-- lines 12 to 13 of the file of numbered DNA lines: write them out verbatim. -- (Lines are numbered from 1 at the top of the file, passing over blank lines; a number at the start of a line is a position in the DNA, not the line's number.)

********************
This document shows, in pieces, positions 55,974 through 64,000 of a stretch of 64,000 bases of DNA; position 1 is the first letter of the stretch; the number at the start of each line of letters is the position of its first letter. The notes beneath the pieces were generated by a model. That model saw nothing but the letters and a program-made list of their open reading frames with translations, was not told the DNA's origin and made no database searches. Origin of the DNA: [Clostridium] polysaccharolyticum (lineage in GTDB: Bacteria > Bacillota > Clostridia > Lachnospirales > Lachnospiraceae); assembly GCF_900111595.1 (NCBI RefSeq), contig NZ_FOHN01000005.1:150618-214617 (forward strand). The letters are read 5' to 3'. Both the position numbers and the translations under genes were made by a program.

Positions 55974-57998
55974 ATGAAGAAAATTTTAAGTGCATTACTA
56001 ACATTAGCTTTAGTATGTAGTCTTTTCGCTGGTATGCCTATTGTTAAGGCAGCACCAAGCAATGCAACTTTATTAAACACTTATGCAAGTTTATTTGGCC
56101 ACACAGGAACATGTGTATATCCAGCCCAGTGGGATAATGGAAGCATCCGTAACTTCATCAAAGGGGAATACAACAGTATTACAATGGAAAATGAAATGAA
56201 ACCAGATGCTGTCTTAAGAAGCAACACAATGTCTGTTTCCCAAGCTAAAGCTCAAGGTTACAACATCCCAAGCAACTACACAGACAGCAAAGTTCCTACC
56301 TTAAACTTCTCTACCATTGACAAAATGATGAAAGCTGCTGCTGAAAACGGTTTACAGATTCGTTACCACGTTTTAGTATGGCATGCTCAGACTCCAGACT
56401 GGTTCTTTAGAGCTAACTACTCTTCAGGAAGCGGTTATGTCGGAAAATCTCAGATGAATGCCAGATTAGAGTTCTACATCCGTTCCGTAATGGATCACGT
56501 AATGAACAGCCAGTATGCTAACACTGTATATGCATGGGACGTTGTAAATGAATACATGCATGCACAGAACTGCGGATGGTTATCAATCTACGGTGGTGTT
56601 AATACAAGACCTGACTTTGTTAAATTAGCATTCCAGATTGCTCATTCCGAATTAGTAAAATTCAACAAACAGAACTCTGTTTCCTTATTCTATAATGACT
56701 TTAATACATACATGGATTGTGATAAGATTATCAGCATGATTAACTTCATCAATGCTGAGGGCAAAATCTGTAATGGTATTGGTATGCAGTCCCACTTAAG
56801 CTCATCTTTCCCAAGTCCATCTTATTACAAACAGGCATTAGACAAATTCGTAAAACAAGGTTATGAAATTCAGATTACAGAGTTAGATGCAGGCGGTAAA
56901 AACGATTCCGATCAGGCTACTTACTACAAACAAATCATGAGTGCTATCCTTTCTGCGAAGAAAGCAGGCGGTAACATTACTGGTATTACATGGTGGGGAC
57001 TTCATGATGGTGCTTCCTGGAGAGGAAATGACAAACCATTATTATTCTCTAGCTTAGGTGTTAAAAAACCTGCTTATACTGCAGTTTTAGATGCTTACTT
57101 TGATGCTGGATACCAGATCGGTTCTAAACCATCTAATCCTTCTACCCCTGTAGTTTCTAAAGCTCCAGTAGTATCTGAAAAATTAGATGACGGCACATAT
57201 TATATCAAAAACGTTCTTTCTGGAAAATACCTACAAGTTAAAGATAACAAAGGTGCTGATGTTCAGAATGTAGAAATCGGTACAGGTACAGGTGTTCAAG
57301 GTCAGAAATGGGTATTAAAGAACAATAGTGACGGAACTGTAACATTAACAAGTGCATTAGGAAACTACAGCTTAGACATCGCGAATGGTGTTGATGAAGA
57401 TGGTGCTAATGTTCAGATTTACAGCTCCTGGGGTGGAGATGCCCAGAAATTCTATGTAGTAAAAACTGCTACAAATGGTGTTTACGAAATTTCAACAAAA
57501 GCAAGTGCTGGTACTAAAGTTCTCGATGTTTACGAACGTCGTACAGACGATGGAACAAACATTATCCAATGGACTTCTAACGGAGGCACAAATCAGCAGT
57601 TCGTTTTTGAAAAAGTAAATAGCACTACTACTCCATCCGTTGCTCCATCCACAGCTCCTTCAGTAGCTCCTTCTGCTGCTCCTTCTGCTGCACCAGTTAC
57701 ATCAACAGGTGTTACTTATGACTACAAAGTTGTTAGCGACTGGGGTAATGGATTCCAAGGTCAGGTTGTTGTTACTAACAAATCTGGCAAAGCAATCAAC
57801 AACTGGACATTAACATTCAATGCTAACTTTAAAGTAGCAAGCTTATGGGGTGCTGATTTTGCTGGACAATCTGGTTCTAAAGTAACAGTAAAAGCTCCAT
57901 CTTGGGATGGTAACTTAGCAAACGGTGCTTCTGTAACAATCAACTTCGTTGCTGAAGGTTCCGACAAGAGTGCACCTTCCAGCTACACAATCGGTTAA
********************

56801 CTCATCTTTCCCAAGTCCATCTTATTACAAACAGGCATTAGACAAATTCGTAAAACAAGGTTATGAAATTCAGATTACAGAGTTAGATGCAGGCGGTAAA
56901 AACGATTCCGATCAGGCTACTTACTACAAACAAATCATGAGTGCTATCCTTTCTGCGAAGAAAGCAGGCGGTAACATTACTGGTATTACATGGTGGGGAC